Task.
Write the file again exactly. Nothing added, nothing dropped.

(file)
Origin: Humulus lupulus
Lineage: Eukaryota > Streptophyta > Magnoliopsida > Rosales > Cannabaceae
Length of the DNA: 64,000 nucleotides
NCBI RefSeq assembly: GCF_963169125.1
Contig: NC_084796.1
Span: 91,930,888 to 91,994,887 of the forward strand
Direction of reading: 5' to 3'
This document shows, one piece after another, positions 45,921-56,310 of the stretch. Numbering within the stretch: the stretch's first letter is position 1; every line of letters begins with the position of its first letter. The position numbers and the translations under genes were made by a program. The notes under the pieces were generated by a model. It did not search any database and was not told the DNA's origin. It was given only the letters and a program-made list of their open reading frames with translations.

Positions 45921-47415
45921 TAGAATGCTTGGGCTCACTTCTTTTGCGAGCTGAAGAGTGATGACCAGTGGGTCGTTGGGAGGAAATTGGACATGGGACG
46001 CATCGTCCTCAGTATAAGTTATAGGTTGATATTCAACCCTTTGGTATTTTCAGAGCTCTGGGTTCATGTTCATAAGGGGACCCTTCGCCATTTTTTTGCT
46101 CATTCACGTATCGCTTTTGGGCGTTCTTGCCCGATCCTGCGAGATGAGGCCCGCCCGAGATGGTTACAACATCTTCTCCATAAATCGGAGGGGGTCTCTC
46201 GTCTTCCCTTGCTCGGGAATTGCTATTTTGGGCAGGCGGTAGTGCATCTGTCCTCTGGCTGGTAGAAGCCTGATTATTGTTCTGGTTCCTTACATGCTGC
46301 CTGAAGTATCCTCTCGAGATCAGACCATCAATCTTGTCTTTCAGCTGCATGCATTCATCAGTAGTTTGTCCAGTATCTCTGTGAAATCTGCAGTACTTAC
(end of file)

Origin: Humulus lupulus
Lineage: Eukaryota > Streptophyta > Magnoliopsida > Rosales > Cannabaceae
Length of the DNA: 64,000 nucleotides
NCBI RefSeq assembly: GCF_963169125.1
Contig: NC_084796.1
Span: 91,930,888 to 91,994,887 of the forward strand
Direction of reading: 5' to 3'
This document shows, one piece after another, positions 45,921-56,310 of the stretch. Numbering within the stretch: the stretch's first letter is position 1; every line of letters begins with the position of its first letter. The position numbers and the translations under genes were made by a program. The notes under the pieces were generated by a model. It did not search any database and was not told the DNA's origin. It was given only the letters and a program-made list of their open reading frames with translations.

Positions 45921-47415
45921 TAGAATGCTTGGGCTCACTTCTTTTGCGAGCTGAAGAGTGATGACCAGTGGGTCGTTGGGAGGAAATTGGACATGGGACG
46001 CATCGTCCTCAGTATAAGTTATAGGTTGATATTCAACCCTTTGGTATTTTCAGAGCTCTGGGTTCATGTTCATAAGGGGACCCTTCGCCATTTTTTTGCT
46101 CATTCACGTATCGCTTTTGGGCGTTCTTGCCCGATCCTGCGAGATGAGGCCCGCCCGAGATGGTTACAACATCTTCTCCATAAATCGGAGGGGGTCTCTC
46201 GTCTTCCCTTGCTCGGGAATTGCTATTTTGGGCAGGCGGTAGTGCATCTGTCCTCTGGCTGGTAGAAGCCTGATTATTGTTCTGGTTCCTTACATGCTGC
46301 CTGAAGTATCCTCTCGAGATCAGACCATCAATCTTGTCTTTCAGCTGCATGCATTCATCAGTAGTTTGTCCAGTATCTCTGTGAAATCTGCAGTACTTAC